Exploring the History of Nuttallburg

The coal tipple (conveyor) in Nuttallburg, New River Gorge National Park, West Virginia
The coal tipple (conveyor) in Nuttallburg

Did you know that you can visit old coal mining camps in New River Gorge National Park?  The most famous of these camps is accessed via the Kaymoor Miners Trail on the Fayetteville side of the gorge (not far from the Long Point Trailhead).  However, I opted to take the drive and walk to Nuttallburg instead (on the visitor center side of the gorge).  It’s a crazy drive (high clearance recommended; the gravel road is very steep and narrow), but it’s also fascinating with so much to see and explore.  I especially enjoyed photographing the tipple – a long conveyer that brought coal from the mine (high on the hillside) down to the railroad tracks.

Quick Stats

Round Trip Length: 1.4 miles Trail Type: Loop with spurs Elevation Gain: 370ft. Pets: Leashed Fees: None

A couple walking the old rails under the end of the tipple, Nuttallburg, New River Gorge National Park, West Virginia
A couple walking the old rails under the end of the tipple

Talking with the rangers, they discouraged me from visiting Nuttallburg.  First, because it’s a long drive.  Second, because the road is so steep and winding.  And third, because it’s not like you’re going to spend hours there.  Every single one of these points is valid and reasonable, and I’m grateful for the rangers for warning me ahead of time.  But I also really enjoyed my visit and would highly recommend it if you can get over the road and the time required to get there.

The remains of the Company Store in Nuttallburg, New River Gorge National Park, West Virginia
The remains of the Company Store

We drove down the road as a storm blew over the New River Gorge.  The wind whipped the trees that grow almost up to the edge of the road, and the river along the road roared with the rainfall of the day before.  However, thankfully, it didn’t do much more than spitter-spatter raindrops on the windshield.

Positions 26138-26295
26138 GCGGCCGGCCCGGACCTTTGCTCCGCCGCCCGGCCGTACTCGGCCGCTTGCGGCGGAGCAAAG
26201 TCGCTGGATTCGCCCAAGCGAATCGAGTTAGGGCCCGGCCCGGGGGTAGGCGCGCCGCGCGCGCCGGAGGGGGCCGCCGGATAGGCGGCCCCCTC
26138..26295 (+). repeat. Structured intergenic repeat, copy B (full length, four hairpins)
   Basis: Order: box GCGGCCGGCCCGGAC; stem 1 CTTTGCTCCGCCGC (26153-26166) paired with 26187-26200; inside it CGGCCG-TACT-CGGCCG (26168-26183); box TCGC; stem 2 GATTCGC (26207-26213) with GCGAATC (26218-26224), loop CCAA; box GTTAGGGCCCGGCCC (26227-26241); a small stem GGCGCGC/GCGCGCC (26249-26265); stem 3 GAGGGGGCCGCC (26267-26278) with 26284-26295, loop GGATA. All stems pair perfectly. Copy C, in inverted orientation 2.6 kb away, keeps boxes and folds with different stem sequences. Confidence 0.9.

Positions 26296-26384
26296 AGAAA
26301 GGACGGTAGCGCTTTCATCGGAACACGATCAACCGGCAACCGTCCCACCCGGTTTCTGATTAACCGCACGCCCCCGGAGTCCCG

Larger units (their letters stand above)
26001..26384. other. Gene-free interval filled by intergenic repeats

The road to Nuttallburg (actually, we're driving back up at this point), New River Gorge National Park, West Virginia
The road to Nuttallburg (actually, we’re driving back up at this point)

We got to about 3/4 of a mile before the end of the road and found that the road turned to muddy gravel going uphill.  I happened to be driving, so, looking nervously and hoping no one was coming in the other direction, I charged up the incline.  It was the first time on the road that I needed high clearance, and I wouldn’t have minded a bit of 4×4 right then.

Another view of the road to Nuttallburg, New River Gorge National Park, West Virginia
Another view of the road

Right about here (at the top of the hill, if I remember correctly) is a signboard about Nuttallburg, its founder, etc.  The Black Church and the Black School are also nearby – according to the signs, besides the segregation, people of other races were actually treated quite fairly when it came to mining and living in the community.

Waterfalls in Short Creek near Nuttallburg, New River Gorge National Park, West Virginia
Waterfalls in Short Creek

The road crosses over Short Creek (with some pretty waterfalls) and then descends to the main parking area.  Park here.  The road continues a short distance to a parking area for those with a handicap tag.

The trail junction near the parking area.  Turn left to continue up the road to Nuttallburg, New River Gorge National Park, West Virginia
The trail junction near the parking area. Turn left to continue up the road.

A couple of trails leave from the main parking area.  For now, walk up the road past the handicapped parking spaces and then left around an old ruin to the end of the tipple.

Nuttallburg Tipple from the parking-area side of the clearing, New River Gorge National Park, West Virginia
Nuttallburg Tipple from the parking-area side of the clearing

I dropped down along the old railroad tracks first to walk under the end of the tipple.  It’s pretty amazing to see how it likely worked in days of yore.

The ore loading area at the end of the Nuttallburg Tipple, New River Gorge National Park, West Virginia
The ore loading area at the end of the Nuttallburg Tipple

Nuttallburg was created by John Nuttall in 1870.  Mr. Nuttall built infrastructure to extract the coal, hired miners, and generally turned it into a profitable operation.  His descendants continued to run the mine into the 1920s, when the mine was purchased by Henry Ford.  Ford updated and strengthened the infrastructure, including building the tipple, before he sold it in 1928.  The mine changed hands several times and finally ceased production in 1958.